Other nations with large numbers of readers also did well. Consistent with its long-standing reputation for good government and corporate governance, New Zealand drew the top rating in the “Institutions” Pillar. Canada and Australia were among the 31 economies tied for top place in Macroeconomic Stability.

The balance of the article describes two of the “Pillars” that are particularly strong contributors to competitiveness, labor markets and infrastructure.

Labor Market Indicators

Flexible labor markets enable more competitive markets and generally result in lower product prices for consumers. Consistent with its top overall ranking, the United States captured the number one rank as Labor Market Pillar. Switzerland and Singapore, both ranked in the top four economies overall rank second and third in the Labor Market Pillar, followed by New Zealand and Denmark. Canada, Ireland, the United Kingdom, Iceland and the Netherlands round out the top 10 (Figure 3).


There have been a number of public policy reports decrying the state of US transportation infrastructure. Yet, WEF rates US infrastructure well. Overall, the United States has the 9th best Infrastructure Pillar rating in the world (Figure 4). Within the category, the US ranks first in road connectivity, which is defined as “Average speed and straightness of a driving itinerary connecting the 10 or more largest cities that together account for at least 15 percent of the economy's total population.” An 11th ranking in “quality of roads” would be surprising based upon the frequent criticism US road conditions. The US is also in an 8 way tie in airport connectivity.

Singapore has the best overall Infrastructure Pillar ranking, followed by Hong Kong (China).

Competitiveness: Not a Zero-Sum Game

The Global Competitiveness Report is huge and this article can provide only highlights. Readers interested in further information can access the entire report (here), the ratings by indicator (here) and profiles of national economies (here). The World Economic Forum has designed what may be the most comprehensive international tool for assessing economic performance. Citizens of nations around the world would be well served by approaches that pay close attention to performance indicators and drivers, such as are highlighted in the Global Competitiveness Report. WEF suggests that the “goalpost for each indicator (100) … typically represents a policy target. Each country should aim to maximize its score on each indicator.” Further, WEF suggests an optimistic tone, that “This approach emphasizes that competitiveness is not a not a zero-sum game between countries—it is achievable for all countries.”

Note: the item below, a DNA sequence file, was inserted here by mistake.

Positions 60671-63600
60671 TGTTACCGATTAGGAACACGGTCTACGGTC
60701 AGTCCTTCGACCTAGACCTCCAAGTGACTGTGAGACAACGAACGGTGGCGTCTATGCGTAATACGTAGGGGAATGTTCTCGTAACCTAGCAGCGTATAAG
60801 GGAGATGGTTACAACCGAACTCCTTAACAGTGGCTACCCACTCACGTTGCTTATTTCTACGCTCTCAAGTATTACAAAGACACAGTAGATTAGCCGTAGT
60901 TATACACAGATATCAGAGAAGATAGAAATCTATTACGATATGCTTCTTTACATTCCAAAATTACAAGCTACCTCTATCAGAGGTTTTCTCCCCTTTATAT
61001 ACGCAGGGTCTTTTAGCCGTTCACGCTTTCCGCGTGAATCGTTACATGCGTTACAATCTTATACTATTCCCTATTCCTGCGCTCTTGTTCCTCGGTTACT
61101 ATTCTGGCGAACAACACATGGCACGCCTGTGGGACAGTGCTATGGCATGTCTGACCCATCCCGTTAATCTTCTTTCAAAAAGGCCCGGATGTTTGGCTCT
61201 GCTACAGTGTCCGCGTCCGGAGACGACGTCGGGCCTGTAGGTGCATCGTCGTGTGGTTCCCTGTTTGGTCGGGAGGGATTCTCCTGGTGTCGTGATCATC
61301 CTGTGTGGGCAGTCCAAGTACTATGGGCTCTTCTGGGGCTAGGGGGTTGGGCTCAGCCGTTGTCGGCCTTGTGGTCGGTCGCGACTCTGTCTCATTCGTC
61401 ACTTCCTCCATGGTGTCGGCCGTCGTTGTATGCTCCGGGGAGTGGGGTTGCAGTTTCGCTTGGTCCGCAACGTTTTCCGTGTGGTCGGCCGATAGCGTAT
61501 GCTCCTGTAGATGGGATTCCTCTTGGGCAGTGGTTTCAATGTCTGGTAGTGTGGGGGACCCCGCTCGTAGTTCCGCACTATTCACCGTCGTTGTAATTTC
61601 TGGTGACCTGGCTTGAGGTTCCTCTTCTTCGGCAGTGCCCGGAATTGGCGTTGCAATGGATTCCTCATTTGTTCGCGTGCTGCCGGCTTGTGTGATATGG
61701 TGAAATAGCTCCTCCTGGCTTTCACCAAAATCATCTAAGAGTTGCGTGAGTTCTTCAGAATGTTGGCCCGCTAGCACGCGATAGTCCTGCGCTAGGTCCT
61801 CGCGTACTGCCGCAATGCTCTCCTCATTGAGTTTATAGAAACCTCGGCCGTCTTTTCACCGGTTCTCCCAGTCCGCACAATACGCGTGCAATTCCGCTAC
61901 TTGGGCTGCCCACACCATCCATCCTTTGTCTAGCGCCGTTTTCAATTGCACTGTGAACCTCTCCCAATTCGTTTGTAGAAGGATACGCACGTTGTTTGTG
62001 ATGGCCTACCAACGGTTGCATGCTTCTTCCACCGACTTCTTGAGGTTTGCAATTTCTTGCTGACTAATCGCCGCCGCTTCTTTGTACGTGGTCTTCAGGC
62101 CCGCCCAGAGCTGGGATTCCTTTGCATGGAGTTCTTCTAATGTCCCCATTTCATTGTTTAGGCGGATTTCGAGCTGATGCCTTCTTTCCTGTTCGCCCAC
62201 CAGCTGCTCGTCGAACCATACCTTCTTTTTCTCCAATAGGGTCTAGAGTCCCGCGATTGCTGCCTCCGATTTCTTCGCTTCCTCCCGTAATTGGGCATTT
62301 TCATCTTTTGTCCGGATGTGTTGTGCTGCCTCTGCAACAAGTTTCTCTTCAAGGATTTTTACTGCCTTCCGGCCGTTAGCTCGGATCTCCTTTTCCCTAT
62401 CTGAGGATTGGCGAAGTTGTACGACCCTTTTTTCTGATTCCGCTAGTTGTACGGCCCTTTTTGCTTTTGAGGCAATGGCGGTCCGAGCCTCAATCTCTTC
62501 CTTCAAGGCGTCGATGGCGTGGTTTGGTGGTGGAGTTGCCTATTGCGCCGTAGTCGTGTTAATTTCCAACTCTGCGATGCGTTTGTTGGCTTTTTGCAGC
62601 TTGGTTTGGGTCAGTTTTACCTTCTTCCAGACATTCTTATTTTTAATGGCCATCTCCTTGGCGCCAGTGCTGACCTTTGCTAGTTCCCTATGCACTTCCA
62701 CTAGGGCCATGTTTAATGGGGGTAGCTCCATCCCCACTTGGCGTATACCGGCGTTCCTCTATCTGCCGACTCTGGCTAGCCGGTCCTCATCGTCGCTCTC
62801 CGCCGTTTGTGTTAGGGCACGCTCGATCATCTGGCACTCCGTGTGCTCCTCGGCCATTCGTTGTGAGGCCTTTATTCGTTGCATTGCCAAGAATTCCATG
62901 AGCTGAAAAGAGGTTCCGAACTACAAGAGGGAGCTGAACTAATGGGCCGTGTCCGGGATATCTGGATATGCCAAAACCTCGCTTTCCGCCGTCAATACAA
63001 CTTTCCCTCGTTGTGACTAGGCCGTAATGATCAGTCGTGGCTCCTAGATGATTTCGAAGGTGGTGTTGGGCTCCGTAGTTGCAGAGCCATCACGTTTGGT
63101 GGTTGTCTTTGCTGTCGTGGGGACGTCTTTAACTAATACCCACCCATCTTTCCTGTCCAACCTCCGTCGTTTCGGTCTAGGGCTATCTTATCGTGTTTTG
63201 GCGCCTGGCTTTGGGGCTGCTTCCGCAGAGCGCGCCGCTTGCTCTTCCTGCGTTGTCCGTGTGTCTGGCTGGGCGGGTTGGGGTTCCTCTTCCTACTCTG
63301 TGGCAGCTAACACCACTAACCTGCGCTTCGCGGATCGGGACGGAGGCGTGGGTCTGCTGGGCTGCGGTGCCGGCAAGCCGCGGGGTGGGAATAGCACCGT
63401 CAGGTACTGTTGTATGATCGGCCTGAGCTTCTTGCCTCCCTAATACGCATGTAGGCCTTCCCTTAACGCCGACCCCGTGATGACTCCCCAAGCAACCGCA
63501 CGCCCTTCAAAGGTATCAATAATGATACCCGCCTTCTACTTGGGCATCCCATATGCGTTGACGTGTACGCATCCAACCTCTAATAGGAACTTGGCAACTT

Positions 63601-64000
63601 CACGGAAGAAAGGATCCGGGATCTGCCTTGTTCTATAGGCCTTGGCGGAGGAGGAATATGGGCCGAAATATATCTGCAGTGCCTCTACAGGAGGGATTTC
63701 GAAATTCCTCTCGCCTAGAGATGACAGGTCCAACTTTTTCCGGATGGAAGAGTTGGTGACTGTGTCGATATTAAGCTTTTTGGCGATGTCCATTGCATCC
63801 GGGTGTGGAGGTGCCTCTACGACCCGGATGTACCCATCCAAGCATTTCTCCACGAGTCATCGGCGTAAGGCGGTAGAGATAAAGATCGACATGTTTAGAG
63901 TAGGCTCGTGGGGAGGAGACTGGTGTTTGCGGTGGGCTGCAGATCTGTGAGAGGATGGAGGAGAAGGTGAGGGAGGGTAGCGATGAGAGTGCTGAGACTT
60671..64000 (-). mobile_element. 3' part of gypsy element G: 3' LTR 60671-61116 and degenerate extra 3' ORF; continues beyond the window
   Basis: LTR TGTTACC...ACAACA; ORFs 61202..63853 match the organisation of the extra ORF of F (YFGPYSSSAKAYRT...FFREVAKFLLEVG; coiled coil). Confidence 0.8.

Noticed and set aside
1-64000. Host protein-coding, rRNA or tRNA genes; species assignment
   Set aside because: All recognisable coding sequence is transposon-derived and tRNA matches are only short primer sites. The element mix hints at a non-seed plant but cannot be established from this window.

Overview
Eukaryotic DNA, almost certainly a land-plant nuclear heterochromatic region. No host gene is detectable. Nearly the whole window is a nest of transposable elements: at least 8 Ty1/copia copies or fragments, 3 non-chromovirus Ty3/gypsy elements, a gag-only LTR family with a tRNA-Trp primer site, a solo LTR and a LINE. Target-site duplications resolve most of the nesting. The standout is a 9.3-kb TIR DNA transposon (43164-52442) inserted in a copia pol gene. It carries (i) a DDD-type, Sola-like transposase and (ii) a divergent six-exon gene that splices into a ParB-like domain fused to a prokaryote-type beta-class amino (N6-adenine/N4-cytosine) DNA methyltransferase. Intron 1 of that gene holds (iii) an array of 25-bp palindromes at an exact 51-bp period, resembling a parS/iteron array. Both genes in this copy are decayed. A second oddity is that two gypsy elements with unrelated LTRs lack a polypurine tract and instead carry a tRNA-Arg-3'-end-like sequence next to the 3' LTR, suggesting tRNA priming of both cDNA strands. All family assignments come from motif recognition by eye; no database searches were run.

Wendell Cox is principal of Demographia, an international public policy and demographics firm. He is a Senior Fellow of the Center for Opportunity Urbanism (US), Senior Fellow for Housing Affordability and Municipal Policy for the Frontier Centre for Public Policy (Canada), and a member of the Board of Advisors of the Center for Demographics and Policy at Chapman University (California). He is co-author of the "Demographia International Housing Affordability Survey" and author of "Demographia World Urban Areas" and "War on the Dream: How Anti-Sprawl Policy Threatens the Quality of Life." He was appointed to three terms on the Los Angeles County Transportation Commission, where he served with the leading city and county leadership as the only non-elected member. He served as a visiting professor at the Conservatoire National des Arts et Metiers, a national university in Paris.

Photograph: Swiss Alps, by author.